So, if you want to start treating your nice partner a little better, make sure you support their dreams. That doesn’t mean let them go wild and crazy, such as spending your joint 401k on a motorcycle or on a risky business investment. It means being that guiding force that helps them stay grounded and optimistic about their dreams. They want to open a restaurant? Look into how other people start such businesses while you both still work. Support their dreams and soon you’ll both be reaping the benefits.

8. Stop Letting Them Take All The Responsibilities

Having a nice partner means that a lot of the time, they’re busy running around doing more than their fair share of the little things that help make a life work. Laundry, picking the kids up, cooking… you know how it goes. However, they’re probably running the entire house on their own, because they want to make life easier for you — which, incidentally, is putting more of a strain of their energy.

Therefore, one of the greatest things you can do in order to treat your nice partner better, is to make sure there’s an equal division of efforts. For example, simply making sure that you’re doing the laundry that week, rather than your partner, is a great way of allowing them to relax more and worry less, which makes everyone happier.

9. Start Treating Them Well And Often

A nice partner will treat often and for no reason — flowers just because they felt like it, a massage because you’re tired and aching, a night of nothing but your favourite shows with no arguing or debating. This is the sort of good-natured thing that makes them a nice partner — and it’s something worth repaying back to them in order to appropriately and properly treat your nice partner right and well.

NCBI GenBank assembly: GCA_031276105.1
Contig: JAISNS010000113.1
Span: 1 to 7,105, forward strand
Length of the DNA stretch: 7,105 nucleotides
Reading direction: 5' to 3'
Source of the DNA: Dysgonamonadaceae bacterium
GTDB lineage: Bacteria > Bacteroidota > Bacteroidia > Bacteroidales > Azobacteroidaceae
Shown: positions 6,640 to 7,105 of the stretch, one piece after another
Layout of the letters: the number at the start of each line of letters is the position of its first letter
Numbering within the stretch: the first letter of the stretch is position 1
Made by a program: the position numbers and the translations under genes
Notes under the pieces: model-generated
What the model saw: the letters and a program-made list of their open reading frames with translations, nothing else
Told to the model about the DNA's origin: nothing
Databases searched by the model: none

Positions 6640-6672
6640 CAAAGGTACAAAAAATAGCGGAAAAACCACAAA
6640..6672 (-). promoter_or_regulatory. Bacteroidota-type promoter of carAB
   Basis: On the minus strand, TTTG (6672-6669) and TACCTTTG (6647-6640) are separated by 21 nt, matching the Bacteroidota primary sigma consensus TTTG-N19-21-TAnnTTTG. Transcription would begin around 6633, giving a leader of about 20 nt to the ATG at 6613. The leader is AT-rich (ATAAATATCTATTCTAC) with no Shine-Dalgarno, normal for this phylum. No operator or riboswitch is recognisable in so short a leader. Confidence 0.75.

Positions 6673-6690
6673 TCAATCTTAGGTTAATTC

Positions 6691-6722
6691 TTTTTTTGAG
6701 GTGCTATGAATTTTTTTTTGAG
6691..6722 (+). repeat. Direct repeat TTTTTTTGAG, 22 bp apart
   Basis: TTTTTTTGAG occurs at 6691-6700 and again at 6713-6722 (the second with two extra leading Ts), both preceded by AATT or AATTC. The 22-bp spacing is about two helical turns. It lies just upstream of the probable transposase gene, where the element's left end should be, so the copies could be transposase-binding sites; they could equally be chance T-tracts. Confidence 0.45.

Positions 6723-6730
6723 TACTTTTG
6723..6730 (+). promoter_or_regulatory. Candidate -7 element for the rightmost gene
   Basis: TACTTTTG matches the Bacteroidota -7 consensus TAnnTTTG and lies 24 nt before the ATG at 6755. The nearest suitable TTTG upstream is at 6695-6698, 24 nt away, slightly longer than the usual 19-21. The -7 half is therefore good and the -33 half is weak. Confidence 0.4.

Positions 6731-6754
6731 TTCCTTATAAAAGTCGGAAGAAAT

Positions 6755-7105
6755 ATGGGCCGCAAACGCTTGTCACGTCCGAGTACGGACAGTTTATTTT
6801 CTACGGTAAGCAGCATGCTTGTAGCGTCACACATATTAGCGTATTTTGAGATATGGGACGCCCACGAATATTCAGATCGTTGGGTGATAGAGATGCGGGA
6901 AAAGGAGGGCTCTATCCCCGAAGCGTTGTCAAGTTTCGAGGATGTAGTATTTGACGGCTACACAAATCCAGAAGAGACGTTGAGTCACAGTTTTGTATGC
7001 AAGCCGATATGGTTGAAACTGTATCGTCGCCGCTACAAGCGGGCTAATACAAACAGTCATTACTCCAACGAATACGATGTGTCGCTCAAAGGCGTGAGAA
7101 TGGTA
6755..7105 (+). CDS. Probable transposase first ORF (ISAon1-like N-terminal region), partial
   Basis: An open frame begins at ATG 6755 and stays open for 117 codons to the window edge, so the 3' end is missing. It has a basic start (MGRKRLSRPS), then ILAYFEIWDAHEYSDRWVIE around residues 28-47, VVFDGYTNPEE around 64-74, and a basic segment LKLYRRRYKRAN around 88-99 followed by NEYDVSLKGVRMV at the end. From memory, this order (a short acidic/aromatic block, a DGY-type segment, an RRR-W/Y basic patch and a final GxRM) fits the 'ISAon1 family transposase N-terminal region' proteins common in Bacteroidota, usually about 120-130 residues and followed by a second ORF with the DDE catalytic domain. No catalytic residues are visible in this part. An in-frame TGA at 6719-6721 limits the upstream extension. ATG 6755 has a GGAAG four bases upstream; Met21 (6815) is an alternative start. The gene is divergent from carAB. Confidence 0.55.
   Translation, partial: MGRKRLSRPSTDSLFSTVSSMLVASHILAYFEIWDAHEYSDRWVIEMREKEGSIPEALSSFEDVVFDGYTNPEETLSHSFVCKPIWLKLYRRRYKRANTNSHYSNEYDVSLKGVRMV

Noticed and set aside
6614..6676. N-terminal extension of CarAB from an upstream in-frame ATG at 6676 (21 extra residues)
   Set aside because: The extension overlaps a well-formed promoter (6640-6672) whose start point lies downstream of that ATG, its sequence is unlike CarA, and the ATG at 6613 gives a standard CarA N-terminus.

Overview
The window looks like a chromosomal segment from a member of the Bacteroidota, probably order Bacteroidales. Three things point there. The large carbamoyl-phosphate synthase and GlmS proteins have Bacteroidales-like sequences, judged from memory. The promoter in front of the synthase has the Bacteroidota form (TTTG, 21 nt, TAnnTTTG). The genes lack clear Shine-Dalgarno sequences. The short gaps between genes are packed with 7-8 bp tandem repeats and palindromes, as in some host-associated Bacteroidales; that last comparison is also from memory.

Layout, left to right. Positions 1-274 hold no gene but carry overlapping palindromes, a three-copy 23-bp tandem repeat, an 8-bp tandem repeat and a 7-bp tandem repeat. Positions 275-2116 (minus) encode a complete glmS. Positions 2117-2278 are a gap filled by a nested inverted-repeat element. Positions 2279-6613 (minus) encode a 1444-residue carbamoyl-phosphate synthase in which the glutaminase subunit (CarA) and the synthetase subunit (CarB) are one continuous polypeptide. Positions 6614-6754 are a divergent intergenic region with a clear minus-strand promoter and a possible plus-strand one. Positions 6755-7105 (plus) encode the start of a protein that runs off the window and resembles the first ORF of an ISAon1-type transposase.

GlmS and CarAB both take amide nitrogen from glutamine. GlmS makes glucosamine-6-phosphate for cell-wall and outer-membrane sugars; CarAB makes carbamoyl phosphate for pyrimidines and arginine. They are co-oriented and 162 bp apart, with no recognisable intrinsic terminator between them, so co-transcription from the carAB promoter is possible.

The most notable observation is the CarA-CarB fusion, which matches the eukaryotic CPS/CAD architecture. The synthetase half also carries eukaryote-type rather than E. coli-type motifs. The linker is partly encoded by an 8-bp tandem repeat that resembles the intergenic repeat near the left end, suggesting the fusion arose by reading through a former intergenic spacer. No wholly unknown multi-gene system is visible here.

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Buy them little meaningful gifts and gestures that will make them happy, and devote time to spending it with them. Your nice partner probably spends a lot of time thinking about you and how to make things good for you — now is the time to reciprocate those gestures in a unique, meaningful, and wonderful way, whether it’s roses at breakfast or a moonlight tango in your backyard.

10. Tell Them You Love Them More Often

Love, eh? The most powerful force in the universe — at least according to the vast majority of cinema, literature, and for many people, their own human experience. The love goes on between the people in a relationship is often unsaid, but rather felt; a physical presence that transforms people and changes their entire way of perception and being.

Having a nice partner will most likely mean that they tell you they love you a lot — they say with careless abandon and heartfelt sweetness, to bookend the day or as little asides. However, it doesn’t necessarily reciprocate with the other partner — sometimes they assume that the love is presumed. That it doesn’t need saying.

It does. The best way to start treating your nice partner better is by telling them that you love them, a lot more than you do now. It doesn’t mean bombarding them with saccharine odes; it means saying it when you’re bursting to say it, or when you just want them to know how much they actually mean to you. Saying ‘I love you’ to your nice partner will imbue them with happiness, and make you much happier in return. Saying ‘I love you’ to your nice partner, doesn’t cost a thing, and is absolutely priceless.